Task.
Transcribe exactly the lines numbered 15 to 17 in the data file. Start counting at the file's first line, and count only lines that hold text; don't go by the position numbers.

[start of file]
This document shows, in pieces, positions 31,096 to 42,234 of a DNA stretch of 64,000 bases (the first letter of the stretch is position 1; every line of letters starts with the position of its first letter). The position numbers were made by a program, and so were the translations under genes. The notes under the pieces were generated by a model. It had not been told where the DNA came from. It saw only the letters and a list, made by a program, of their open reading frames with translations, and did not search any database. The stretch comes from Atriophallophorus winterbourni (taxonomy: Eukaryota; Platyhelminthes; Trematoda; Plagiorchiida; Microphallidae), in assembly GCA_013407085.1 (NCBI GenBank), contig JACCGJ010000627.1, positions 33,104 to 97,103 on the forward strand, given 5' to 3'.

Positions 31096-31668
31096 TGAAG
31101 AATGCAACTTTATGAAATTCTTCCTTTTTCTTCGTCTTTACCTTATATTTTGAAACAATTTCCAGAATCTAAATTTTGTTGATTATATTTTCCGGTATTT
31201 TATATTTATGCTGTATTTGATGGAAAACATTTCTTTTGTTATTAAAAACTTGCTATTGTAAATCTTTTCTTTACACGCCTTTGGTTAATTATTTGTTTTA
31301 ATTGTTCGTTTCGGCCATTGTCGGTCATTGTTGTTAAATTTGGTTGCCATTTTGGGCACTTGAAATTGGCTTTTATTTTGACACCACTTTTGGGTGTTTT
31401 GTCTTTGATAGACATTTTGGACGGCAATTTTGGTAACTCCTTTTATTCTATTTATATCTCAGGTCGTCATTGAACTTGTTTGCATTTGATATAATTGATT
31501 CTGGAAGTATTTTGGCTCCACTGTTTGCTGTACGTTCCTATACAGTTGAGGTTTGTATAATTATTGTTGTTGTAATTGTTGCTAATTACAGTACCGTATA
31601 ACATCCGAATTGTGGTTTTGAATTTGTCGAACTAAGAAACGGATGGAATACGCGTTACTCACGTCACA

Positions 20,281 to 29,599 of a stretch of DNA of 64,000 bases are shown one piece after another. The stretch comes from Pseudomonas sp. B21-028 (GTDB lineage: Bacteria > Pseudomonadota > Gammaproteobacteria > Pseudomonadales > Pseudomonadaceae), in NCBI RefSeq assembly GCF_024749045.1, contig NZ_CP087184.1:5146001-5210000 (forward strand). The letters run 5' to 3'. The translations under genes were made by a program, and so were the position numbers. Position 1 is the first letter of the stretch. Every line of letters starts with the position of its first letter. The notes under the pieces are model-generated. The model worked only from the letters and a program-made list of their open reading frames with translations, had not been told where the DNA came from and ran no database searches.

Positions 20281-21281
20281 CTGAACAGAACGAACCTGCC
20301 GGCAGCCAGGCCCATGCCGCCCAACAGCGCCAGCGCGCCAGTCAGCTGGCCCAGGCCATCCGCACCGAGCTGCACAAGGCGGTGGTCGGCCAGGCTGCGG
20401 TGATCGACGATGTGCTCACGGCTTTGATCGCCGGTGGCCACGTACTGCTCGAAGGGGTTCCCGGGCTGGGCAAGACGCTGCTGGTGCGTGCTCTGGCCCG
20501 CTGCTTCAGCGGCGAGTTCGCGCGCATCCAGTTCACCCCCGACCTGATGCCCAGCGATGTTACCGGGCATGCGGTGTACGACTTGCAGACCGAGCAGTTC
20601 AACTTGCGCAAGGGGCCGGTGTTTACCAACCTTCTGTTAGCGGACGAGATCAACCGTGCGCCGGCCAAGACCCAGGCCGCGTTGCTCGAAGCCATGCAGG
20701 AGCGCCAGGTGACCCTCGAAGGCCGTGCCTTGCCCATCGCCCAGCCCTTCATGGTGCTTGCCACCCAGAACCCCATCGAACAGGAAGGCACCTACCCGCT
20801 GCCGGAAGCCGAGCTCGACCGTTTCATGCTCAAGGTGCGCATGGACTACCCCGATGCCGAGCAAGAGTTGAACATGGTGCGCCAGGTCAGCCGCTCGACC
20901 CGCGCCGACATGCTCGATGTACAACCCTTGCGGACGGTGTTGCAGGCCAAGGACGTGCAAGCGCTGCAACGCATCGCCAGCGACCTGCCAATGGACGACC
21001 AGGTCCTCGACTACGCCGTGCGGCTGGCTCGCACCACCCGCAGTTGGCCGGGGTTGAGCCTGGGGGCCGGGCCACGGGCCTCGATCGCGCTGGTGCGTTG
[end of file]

20501 CTGCTTCAGCGGCGAGTTCGCGCGCATCCAGTTCACCCCCGACCTGATGCCCAGCGATGTTACCGGGCATGCGGTGTACGACTTGCAGACCGAGCAGTTC
20601 AACTTGCGCAAGGGGCCGGTGTTTACCAACCTTCTGTTAGCGGACGAGATCAACCGTGCGCCGGCCAAGACCCAGGCCGCGTTGCTCGAAGCCATGCAGG
20701 AGCGCCAGGTGACCCTCGAAGGCCGTGCCTTGCCCATCGCCCAGCCCTTCATGGTGCTTGCCACCCAGAACCCCATCGAACAGGAAGGCACCTACCCGCT